Brilliant. I've always actually liked Noel despite his mouthy antics. A clever guy underneath all the bravado. Speaks his mind and says things most celebs would be afraid to say. I think its all a bit of a parody really. Him and his brother shouldn't be taken seriously.
    They are playing a great game with the public.
     
    Bob McC likes this.
  13. pqpq

    pqpq pfm Member

    I've always loathed the Gallagher brothers for all the usual reasons, and of course their music is tedious, derivative, plodding etc etc, which grates all the more because of the absurd hype surrounding it. But I'm ashamed to say the first couple of albums are an occasional guilty pleasure of mine. I know they're awful but, probably no more than once per year, I can't help myself. I'm not entirely sure why that is, but probably has to do with being a student at the time.
     
  14. Colonel_Mad

    Colonel_Mad pfm Member

    I love their first two albums and probably also listen to them once a year. Not sure what to make of that!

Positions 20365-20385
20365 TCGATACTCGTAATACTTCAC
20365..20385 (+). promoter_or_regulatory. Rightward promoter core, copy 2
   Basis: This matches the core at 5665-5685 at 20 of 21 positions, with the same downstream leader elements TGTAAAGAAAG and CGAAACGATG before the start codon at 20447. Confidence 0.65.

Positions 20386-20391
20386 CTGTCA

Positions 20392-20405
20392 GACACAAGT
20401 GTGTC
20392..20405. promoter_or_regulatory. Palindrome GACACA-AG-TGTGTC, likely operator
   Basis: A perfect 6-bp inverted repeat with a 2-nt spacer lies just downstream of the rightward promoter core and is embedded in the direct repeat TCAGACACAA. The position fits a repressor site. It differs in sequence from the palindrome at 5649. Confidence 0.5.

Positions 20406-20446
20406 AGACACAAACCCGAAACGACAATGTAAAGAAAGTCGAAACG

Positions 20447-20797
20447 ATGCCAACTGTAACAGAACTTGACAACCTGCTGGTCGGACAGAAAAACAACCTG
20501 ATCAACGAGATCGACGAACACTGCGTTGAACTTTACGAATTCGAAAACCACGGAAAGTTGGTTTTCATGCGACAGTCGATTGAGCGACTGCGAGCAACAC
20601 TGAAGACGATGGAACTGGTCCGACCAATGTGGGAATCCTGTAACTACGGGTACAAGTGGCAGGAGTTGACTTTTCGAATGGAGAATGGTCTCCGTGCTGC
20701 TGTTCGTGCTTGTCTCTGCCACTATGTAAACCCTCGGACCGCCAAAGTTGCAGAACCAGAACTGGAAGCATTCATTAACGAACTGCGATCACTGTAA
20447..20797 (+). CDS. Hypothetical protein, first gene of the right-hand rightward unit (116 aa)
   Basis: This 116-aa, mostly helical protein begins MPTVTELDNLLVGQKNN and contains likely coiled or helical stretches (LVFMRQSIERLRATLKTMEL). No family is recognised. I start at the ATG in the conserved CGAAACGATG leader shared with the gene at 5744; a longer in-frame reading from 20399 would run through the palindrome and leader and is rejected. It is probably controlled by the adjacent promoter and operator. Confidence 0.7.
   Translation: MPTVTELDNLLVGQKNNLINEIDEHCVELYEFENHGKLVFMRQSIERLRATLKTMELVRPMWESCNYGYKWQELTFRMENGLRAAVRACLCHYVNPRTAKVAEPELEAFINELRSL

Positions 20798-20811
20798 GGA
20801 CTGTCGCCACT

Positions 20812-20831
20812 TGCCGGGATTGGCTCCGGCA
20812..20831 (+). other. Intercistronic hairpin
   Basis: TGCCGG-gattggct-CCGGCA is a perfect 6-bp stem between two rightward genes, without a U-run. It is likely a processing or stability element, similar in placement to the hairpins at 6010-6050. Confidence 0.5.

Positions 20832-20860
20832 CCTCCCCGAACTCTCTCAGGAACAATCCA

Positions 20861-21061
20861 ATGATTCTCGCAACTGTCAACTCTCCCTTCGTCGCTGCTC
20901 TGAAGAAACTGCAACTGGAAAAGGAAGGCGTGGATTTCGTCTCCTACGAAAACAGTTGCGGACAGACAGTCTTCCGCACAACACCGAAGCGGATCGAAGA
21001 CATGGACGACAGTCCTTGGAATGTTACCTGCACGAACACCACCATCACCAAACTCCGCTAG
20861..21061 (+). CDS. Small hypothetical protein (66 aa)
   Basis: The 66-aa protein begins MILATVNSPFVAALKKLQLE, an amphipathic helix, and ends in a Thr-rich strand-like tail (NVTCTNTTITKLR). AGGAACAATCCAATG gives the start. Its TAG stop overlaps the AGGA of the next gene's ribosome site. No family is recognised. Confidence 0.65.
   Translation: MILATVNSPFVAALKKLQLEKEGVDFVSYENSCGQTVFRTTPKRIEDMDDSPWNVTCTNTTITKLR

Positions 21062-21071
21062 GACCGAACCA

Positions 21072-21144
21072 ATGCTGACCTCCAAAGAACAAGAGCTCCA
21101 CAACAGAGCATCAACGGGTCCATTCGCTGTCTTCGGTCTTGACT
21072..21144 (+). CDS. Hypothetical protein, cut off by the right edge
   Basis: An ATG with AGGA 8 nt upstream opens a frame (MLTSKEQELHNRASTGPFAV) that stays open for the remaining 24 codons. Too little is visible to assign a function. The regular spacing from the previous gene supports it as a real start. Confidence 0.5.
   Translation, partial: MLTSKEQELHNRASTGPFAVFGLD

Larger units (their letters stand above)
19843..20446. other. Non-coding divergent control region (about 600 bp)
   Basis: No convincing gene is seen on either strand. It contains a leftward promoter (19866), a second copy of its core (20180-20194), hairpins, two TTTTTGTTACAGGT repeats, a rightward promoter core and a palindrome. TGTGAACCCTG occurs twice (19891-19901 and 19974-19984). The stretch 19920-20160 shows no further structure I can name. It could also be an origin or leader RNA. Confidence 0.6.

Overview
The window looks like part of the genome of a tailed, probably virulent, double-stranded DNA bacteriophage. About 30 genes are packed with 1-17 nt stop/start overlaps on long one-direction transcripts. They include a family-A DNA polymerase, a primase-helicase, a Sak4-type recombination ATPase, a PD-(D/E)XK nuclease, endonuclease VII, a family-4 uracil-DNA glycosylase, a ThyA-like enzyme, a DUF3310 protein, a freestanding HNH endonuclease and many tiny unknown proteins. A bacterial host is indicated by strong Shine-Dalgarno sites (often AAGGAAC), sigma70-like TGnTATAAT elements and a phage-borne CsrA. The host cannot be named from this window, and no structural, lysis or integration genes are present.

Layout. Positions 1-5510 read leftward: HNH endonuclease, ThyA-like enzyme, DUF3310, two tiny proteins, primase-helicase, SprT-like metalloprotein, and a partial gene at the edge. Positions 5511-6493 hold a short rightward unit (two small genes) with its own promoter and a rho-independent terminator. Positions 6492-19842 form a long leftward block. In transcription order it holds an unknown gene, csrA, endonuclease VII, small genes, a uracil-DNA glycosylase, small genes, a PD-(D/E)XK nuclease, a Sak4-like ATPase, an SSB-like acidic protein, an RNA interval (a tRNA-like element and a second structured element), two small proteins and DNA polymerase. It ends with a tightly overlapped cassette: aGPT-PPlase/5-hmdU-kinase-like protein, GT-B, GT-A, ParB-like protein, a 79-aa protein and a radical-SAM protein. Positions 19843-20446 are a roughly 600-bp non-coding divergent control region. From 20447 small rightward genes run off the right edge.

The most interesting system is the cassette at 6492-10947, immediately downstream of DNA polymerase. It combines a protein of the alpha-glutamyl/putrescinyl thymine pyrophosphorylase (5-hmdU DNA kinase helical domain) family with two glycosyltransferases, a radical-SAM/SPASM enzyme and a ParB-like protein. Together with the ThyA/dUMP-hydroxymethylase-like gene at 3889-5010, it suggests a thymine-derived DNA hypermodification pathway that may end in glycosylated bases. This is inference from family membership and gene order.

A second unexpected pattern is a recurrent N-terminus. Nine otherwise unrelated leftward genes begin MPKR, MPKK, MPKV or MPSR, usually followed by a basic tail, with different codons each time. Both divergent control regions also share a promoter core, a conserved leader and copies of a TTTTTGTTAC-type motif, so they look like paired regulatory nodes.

Last edited: Jun 15, 2021
  15. Tony L

    Tony L Administrator

    This Pitchfork ‘top 50 Britpop albums’ list just popped up on my Arsebook feed for some inexplicable reason. As ever all lists by anyone are best ignored, but to my mind they are stretching the definition way beyond breaking point by including stuff like Saint Etienne’s Foxbase Alpha, The La’s (who I suspect would be irritated by the categorisation), and they just break reality entirely by not only including The Boos’ Giant Steps, but worse than that sticking it way down in the listing. I suspect Radiohead would be more than a bit perplexed by their appearance too, and Edwin Collins. I guess it means there aren’t 50 Britpop albums, let alone 50 good ones.
     
  16. gavreid

    gavreid pfm Member

    Good to see Different Class in the correct place ahead of the Oasis/Blur axis ;)
     
    Weekender likes this.
  17. paulfromcamden

    paulfromcamden Baffled

    Not really sure Morrisey belongs in a Britpop list either. Good to see Hefner though.
     
    Monitor Gold 10 likes this.
  18. Weekender

    Weekender pfm Member

    Oasis are not a patch on Weller if yer after Retro Boogie from a bloody good songwriter.

    Yes he's on the BBC at the moment.
     
  19. Yank

    Yank Bulbous Also Tapered

    Did they include the entire Blur and Oasis discographies?
     
  20. sq225917

    sq225917 Bit of this, bit of that

    God that list is awful, more 50 great indie albums of the 90s than anything else, certainly not britpop.